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Abbas Asks UN for State Status

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Abbas Asks UN for State Status

Mahmoud Abbas, President of the Palestinian National Authority, speaks before a vote at the UN General Assembly on Palestinian non-member status on Nov. 29, 2012, in New York City.

(Photo by John Moore/Getty Images)
On Nov. 29, 2012, the United Nations General Assembly voted 138-9, with 41 abstentions, to admit the Palestinian Authority as a nonmember observer state. Here is Palestinian President Mahmoud Abbas' speech asking the UN for the status upgrade.

Mr. President of the General Assembly, Your Excellency Secretary-General Ban Ki-moon, Excellencies, Ladies and Gentlemen,

Palestine comes today to the United Nations General Assembly at a time when it is still tending to its wounds and still burying its beloved martyrs of children, women and men who have fallen victim to the latest Israeli aggression, still searching for remnants of life amid the ruins of homes destroyed by Israeli bombs on the Gaza Strip, wiping out entire families, their men, women and children murdered along with their dreams, their hopes, their future and their longing to live an ordinary life and to live in freedom and peace.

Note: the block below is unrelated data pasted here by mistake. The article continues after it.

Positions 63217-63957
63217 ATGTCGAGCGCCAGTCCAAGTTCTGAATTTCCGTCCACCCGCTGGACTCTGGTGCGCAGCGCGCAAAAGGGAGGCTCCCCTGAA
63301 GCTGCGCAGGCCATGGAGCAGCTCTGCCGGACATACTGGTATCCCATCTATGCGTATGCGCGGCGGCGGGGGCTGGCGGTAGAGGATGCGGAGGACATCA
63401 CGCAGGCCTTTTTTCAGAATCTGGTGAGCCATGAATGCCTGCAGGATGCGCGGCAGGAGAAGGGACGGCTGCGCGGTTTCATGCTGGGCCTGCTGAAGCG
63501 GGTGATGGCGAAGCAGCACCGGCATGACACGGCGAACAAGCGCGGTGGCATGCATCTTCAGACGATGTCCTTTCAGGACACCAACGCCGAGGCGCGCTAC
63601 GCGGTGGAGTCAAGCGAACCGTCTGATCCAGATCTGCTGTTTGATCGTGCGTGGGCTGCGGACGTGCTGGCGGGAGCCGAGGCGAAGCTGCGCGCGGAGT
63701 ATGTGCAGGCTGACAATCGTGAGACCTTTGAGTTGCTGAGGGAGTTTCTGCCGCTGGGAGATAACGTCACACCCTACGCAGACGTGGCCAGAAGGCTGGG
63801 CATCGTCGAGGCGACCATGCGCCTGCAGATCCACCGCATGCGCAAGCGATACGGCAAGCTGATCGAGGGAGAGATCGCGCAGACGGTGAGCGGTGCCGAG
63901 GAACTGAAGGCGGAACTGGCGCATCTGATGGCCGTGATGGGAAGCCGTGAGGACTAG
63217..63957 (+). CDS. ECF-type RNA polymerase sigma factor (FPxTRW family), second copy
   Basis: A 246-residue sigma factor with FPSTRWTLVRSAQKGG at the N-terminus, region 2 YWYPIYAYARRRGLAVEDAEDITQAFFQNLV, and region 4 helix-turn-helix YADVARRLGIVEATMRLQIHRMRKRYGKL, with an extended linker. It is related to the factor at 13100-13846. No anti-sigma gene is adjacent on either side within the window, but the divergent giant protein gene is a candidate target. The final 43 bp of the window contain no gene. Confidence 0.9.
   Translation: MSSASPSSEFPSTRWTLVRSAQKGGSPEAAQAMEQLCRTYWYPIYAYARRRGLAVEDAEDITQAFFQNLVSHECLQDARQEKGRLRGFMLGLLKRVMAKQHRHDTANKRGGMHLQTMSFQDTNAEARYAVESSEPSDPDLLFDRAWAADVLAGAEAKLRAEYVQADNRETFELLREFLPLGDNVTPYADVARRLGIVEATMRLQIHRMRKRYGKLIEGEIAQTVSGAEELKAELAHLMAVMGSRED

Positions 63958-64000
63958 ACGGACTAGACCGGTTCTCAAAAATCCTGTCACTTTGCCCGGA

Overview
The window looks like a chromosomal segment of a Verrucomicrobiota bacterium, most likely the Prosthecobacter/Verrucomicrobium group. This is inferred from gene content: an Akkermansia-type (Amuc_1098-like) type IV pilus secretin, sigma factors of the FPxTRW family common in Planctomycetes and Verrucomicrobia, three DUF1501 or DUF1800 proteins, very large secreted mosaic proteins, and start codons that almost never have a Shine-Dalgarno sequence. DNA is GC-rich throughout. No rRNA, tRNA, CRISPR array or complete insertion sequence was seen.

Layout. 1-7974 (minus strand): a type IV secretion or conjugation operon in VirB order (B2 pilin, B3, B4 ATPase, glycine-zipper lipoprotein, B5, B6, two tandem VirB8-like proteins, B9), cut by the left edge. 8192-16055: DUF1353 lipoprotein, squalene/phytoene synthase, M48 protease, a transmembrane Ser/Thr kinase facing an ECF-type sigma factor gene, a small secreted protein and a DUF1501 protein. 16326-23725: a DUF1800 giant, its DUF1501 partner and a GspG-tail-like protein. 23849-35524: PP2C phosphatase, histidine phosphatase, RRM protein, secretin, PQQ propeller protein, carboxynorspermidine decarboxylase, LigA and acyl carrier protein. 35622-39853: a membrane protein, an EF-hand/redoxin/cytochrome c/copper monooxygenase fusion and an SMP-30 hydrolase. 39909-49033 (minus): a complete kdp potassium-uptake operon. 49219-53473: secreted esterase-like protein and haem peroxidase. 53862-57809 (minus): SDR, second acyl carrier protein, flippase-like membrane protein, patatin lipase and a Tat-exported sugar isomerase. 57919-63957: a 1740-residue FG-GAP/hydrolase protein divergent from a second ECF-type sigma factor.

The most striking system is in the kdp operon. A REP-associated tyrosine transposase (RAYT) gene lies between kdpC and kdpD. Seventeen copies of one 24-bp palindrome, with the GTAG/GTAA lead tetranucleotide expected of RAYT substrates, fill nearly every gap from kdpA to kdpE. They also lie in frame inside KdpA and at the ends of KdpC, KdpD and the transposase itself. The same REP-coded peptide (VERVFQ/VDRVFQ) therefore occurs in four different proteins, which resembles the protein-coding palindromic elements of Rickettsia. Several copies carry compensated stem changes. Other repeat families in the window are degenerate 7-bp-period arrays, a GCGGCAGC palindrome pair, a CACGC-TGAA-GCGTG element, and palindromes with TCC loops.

Palestine comes today to the General Assembly because it believes in peace and because its people, as proven in past days, are in desperate need of it.

Palestine comes today to this prestigious international forum, representative and protector of international legitimacy, reaffirming our conviction that the international community now stands before the last chance to save the two-State solution.

Palestine comes to you today at a defining moment regionally and internationally, in order to reaffirm its presence and to try to protect the possibilities and the foundations of a just peace that is deeply hoped for in our region.

Mr. President, Ladies and Gentlemen,

The Israeli aggression against our people in the Gaza Strip has confirmed once again the urgent and pressing need to end the Israeli occupation and for our people to gain their freedom and independence. This aggression also confirms the Israeli Government’s adherence to the policy of occupation, brute force and war, which in turn obliges the international community to shoulder its responsibilities towards the Palestinian people and towards peace.